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Gov. Whitmer says Florida trip wasn’t ‘gift,’ stays mum on who paid for plane

(Bridge file photo)

June 7: Michigan Republicans seek campaign finance probe of Whitmer trip to Florida
June 2: GOP to governor: Tell us when you leave Michigan. Whitmer: Stop wasting time.
May 27: Whitmer campaign, not shadow nonprofit, now paying for Florida flight

LANSING— Michigan Gov. Gretchen Whitmer on Wednesday continued to provide few details about her visit to Florida to see her father, except to say her flight was “not a gift.”

Speaking to reporters, Whitmer wouldn’t say who funded the trip, which Bridge Michigan and other news outlets have reported was in March to Florida on a private jet when she wasn’t fully vaccinated. Around that time, her administration discouraged people from traveling to stop the spread of the coronavirus.

“I took a brief trip from a Friday to a Monday. Two full days I was there,” Whitmer said Wednesday. “It was not a vacation.”


Previously, her office had said the governor’s trip was “two full days or less.”

Whitmer has refused to share the dates of her trip, citing security concerns and death threats against her over the past year. Her public calendar lists events on every weekday and every Sunday in March, except on March 13-14.  


Flight records show a twin-engine business jet leaving from Lansing’s Capital Region International Airport for Palm Beach, Florida, on March 12 and returning March 15. Whitmer’s father, Richard Whitmer, owns a condominium in West Palm Beach, records show.

That jet is registered to Air Eagle LLC, which has the same Detroit address as PVS Chemicals, whose chair is James B. Nicholson. 

The aircraft is co-owned by his family and two prominent Detroit-area families: the Cotton family, the former owners of Meridian Health, and the Moroun family, which owns the Ambassador Bridge from Detroit to Windsor.

Representatives for the Cottons and Morouns have said they weren’t aware of the use of the jet, while representatives for Nicholson have not publicly commented.

On Wednesday, Whitmer didn’t say who paid for the trip, only sharing that “this flight was not a gift, this flight was not paid for at taxpayers’ expense. I don't know that there's anything more to add.”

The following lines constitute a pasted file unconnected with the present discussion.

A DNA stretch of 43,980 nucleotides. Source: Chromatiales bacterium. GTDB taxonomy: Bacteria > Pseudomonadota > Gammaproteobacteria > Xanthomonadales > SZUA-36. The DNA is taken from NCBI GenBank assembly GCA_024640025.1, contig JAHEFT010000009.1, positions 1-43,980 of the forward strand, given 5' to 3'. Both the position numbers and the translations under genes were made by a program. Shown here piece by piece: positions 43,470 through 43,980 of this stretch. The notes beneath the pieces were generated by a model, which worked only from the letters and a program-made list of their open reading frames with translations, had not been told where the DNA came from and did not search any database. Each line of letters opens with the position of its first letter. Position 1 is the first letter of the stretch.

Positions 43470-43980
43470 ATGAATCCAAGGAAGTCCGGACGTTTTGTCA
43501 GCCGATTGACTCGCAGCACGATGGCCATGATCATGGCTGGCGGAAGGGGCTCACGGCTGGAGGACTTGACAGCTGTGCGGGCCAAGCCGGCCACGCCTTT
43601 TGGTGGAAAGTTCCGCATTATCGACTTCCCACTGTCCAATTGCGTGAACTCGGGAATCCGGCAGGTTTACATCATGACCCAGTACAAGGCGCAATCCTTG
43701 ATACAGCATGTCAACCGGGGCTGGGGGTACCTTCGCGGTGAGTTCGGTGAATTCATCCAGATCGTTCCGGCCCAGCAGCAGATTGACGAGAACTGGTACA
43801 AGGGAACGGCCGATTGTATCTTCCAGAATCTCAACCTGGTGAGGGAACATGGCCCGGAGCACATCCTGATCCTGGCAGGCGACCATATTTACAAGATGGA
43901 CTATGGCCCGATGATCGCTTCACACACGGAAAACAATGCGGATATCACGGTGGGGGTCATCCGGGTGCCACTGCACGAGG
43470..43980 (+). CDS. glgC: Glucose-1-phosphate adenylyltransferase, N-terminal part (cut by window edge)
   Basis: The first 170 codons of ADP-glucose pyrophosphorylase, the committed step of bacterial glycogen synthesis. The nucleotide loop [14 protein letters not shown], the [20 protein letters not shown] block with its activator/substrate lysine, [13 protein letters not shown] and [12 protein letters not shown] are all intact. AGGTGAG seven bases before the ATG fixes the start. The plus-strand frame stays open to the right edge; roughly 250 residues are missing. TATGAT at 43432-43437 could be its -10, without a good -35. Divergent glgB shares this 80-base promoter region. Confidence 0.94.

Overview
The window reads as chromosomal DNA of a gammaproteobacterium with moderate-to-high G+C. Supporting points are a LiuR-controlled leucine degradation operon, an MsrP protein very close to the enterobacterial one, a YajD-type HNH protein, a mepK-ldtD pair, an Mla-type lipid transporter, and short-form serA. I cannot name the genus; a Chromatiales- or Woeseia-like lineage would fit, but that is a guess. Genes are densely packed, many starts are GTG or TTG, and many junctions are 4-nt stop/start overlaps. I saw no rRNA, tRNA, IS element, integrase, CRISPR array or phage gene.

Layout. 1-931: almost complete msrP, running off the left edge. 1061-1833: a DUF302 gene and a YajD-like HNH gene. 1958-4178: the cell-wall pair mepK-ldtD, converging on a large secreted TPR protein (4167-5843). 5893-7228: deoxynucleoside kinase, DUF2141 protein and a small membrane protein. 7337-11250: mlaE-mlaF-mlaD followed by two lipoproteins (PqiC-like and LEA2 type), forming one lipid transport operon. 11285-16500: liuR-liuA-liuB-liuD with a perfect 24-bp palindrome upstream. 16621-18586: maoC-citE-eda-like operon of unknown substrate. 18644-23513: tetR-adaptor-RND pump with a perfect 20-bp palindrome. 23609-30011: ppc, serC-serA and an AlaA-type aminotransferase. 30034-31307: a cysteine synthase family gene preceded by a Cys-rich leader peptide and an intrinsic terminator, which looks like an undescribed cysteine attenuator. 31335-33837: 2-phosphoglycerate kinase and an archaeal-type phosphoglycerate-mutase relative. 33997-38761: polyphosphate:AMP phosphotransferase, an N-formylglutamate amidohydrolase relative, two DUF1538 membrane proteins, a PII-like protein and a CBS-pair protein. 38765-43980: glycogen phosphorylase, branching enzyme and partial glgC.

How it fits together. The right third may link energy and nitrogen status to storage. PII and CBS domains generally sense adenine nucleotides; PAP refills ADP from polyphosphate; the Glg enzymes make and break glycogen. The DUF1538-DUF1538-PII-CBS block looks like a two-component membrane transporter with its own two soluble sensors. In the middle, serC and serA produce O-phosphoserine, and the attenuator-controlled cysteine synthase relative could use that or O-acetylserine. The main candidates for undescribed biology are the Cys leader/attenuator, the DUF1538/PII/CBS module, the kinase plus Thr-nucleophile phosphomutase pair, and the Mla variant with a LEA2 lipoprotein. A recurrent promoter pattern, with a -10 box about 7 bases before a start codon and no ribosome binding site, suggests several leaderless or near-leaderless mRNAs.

“Like a lot of children of parents who have health issues or relatives who have health issues, I showed up when I was needed,” said Whitmer, who is a Democrat. “I did a lot of cooking, a lot of cleaning. I also did my day job, meaning I was on regular calls and conferences with my team.”

Whitmer’s use of the term “gift” in describing the flight could refer to Michigan’s lobbying law, which bars public officials from soliciting or accepting “a gift or loan of money, goods, services, or other thing of value for the benefit of a person or organization, other than the state, which tends to influence the manner in which the public officer or employee or another public officer or employee performs official duties.”

All three families that jointly own the Air Eagle jet have business before the state of Michigan and are significant political donors.

Republicans have called Whitmer’s actions “hypocrisy.”

“The question isn't about who's plane this is,” said Ted Goodman, communications director of the Michigan Republican Party.

“The question is, what were the arrangements that the governor made on this trip? Did she strong-arm somebody in order to get access to that plane? These are questions we don't have answers for.” 

The news outlet Deadline Detroit, which first reported details of the trip, quoted an anonymous source who asserted that Whitmer approached one of the plane’s co-owners and asked to borrow the aircraft.

Whitmer has said her father has a chronic health condition and criticism of the trip is “maddening.”

“People are more focused on scoring political points than actually doing the work to keep people safe and to get our economy back on track,” she told the Washington Post in April during her most extensive comments about the trip.

Republicans also have criticized two other Whitmer officials — chief operating officer Tricia Foster and health director Elizabeth Hertel — for traveling to Florida and Alabama, respectively, as coronavirus cases climbed in Michigan.

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